Tips for growing potatoes
- World’s most important vegetable crop
- Over 2,000 varieties, 160 bear tubers, but only 20 are cultivated
- World harvest for 2017 estimated at 388,191,000 metric tons
- Until the early 1990s, most potatoes were grown and consumed in Europe, North America and countries of the former Soviet Union
- China is now the biggest producer at over 93 million metric tons
- Potatoes are tubers, not roots
- Potatoes are often planted every 3-4 years to reduce potato diseases
- They are vegetatively propagated by planting small pieces of seed potato
- Almost all seed potatoes are purchased from seed growers and certified disease-free
- Seeds are planted 2-3” below the surface
- Heavy tillage is required for potatoes
- Effective root zone is 12-18”
- Potatoes are considered cool season plants, although best yields are in areas of warm days (100F) and cool nights if irrigation is provided
- Commercial harvesting uses special machines that pull each plant and shake dirt off to minimize damage to the tuber
- Some potatoes are determinate—foliage stops growing after tuber initiation, Indeterminates grow indefinitely
- Studies show that at 3-4 year crop rotation can increase yield by over 30%
The market for potatoes
Before year 2000, countries in Europe, North America and Eastern Europe produced and consumed most of the potatoes. Since 2005, Asian countries have surged ahead, with China leading the group, producing 93 million metric tons in 2019. Worldwide about 50% of the potato crop is consumed fresh, the rest is processed into many products led by frozen French fries and potato chips, or fed to livestock, processed into potato starch, or re-used as seed tubers. Potatoes are also fermented to produce vodka and akvavit. Non-food uses include include processing potato peels as fuel-grade methanol and potato starch as a biodegradable substitute for polystyrene. During the pandemic, some US farmers were forced to destroy potato crops when the restaurant market vanished.
Agricultural challenges with growing potatoes
Growing potatoes commercially requires a relatively high investment in specialized machinery for preparing the soil, planting seed and harvest. They are susceptible to a variety of diseases and pests, which are controlled with crop rotation over a multi-year cycle and carefully timed irrigation. Most crops that can be grown in rotation with potatoes are not as profitable. Potato production requires intensive tillage, which along with minimal crop residues, heavy field traffic, and long periods of bare soil exposure can lead to poor soil quality. Farming potatoes under irrigation in warmer regions can produce high yields, but it is critical to keep enough moisture in the soil to keep the leaf stomata open during the middle of the day in growing season. Potatoes are very susceptible to water stress, allowable depletion of available water is no more than 30-40% depending on environment, during tuber formation allowable depletion is no more than 20%. Regular accurate monitoring of relative soil moisture is critical for successful yields free of disease.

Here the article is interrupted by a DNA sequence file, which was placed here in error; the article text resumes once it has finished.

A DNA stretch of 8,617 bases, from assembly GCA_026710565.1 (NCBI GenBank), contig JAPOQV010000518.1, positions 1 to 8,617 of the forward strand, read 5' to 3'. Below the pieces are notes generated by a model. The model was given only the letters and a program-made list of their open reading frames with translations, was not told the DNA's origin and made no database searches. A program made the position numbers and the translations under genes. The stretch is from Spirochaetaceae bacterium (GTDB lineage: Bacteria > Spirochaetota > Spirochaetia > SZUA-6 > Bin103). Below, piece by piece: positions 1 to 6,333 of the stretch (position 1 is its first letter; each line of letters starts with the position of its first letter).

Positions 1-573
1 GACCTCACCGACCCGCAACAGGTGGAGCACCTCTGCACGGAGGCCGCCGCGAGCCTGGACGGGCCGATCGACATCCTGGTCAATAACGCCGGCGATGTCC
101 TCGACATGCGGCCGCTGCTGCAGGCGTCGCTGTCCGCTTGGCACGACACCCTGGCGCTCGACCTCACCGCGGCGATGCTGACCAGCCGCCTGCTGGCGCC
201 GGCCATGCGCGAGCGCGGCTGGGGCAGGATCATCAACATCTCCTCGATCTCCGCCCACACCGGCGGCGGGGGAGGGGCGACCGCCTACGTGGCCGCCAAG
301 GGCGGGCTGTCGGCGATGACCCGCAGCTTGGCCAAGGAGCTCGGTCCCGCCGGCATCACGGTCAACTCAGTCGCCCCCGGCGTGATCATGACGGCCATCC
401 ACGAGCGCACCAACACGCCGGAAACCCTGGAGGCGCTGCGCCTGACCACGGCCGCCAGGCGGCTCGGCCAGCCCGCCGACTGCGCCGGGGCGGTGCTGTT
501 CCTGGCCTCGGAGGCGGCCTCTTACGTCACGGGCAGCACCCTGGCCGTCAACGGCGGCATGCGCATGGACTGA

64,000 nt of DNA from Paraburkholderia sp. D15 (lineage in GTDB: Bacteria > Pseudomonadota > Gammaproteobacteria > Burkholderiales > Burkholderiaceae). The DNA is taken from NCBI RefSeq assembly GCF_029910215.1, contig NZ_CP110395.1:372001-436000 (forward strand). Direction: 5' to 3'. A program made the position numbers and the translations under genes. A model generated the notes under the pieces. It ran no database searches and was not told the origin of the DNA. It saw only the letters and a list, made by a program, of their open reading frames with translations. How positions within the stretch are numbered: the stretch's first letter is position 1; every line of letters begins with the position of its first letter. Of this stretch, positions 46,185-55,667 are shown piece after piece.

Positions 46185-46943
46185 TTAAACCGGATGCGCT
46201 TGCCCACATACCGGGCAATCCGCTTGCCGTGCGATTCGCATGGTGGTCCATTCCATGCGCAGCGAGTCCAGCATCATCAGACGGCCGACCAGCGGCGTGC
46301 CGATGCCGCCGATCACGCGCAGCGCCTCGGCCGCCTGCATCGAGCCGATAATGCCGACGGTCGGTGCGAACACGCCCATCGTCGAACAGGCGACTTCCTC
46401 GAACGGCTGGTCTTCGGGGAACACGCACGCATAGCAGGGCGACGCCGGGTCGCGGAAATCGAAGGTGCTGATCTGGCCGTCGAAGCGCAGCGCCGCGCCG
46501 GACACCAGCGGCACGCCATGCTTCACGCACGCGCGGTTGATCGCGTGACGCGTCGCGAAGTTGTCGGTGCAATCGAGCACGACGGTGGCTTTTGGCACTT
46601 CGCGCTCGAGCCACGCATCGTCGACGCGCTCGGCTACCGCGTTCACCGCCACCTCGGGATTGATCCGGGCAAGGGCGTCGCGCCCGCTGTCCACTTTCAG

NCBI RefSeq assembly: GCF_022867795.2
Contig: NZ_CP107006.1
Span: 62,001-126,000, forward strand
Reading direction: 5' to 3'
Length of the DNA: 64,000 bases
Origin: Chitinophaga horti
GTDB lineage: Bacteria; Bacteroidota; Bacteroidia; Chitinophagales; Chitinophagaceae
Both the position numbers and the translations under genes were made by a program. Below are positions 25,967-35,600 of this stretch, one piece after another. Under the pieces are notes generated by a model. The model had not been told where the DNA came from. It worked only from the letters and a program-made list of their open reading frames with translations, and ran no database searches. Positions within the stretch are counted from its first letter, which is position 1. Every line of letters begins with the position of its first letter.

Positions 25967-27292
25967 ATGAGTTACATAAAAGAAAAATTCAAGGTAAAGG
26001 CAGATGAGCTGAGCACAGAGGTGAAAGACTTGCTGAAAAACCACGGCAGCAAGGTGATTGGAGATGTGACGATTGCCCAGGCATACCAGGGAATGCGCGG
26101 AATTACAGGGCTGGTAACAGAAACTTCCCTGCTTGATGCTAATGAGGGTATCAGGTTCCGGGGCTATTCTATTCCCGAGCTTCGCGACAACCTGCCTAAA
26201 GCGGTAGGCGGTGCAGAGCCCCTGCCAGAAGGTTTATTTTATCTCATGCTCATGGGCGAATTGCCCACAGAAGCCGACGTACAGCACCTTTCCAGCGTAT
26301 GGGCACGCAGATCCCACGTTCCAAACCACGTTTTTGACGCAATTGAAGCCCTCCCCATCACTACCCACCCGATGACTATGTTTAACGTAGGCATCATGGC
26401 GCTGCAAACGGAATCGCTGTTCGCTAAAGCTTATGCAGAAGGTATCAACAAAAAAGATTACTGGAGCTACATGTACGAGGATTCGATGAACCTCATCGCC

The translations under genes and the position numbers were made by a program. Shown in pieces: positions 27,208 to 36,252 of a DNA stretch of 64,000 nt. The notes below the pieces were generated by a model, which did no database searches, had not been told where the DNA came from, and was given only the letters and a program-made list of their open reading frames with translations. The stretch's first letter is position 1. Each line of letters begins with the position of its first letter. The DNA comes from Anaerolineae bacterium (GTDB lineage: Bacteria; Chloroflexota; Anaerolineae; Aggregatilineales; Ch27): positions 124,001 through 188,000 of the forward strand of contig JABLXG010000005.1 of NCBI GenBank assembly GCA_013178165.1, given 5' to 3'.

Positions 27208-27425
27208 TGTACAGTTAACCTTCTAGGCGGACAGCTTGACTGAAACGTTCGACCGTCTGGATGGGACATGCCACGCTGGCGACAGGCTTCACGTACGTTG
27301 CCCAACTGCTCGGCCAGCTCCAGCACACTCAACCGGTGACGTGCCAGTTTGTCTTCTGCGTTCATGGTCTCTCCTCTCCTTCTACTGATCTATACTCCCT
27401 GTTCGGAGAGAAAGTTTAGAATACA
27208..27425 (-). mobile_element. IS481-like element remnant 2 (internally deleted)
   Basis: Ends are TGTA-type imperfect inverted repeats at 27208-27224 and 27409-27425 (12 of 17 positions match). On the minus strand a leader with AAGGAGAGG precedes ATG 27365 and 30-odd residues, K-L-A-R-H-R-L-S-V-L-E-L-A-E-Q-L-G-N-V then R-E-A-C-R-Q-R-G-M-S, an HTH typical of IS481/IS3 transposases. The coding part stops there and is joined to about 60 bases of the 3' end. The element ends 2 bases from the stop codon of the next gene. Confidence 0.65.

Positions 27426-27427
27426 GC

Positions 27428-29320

Crop specific analytics
AquaSpy for potatoes
With a Crophesy monthly app subscription, you receive a free simple, three-sensor, wireless, soil moisture probe. Place these rugged, water-tight probes throughout your potato field and connect them to the app via your smartphone.
Then you can instantly monitor soil and crop health for all of your potatoes. And if you want to test the soil in other areas, you can quickly and easily move the moisture probe, which is battery-powered and provides season-long insight.
While you can look at the visual analysis of leaves, spending hours in your field, Crophesy enables you to open your app from anywhere and show you what kind of nourishment is available in your soil at your potato crop root depth. With this data, you can determine when the active root zone needs vital nutrients.
In addition to nutrient data, the Crophesy app can show you:
- Moisture consumption at the root level
- Salinity level in the active root zone
- Root depth
- Soil temperature near the sensors
- Irrigation depth
And it tells you all this without you having to step foot in your potato field.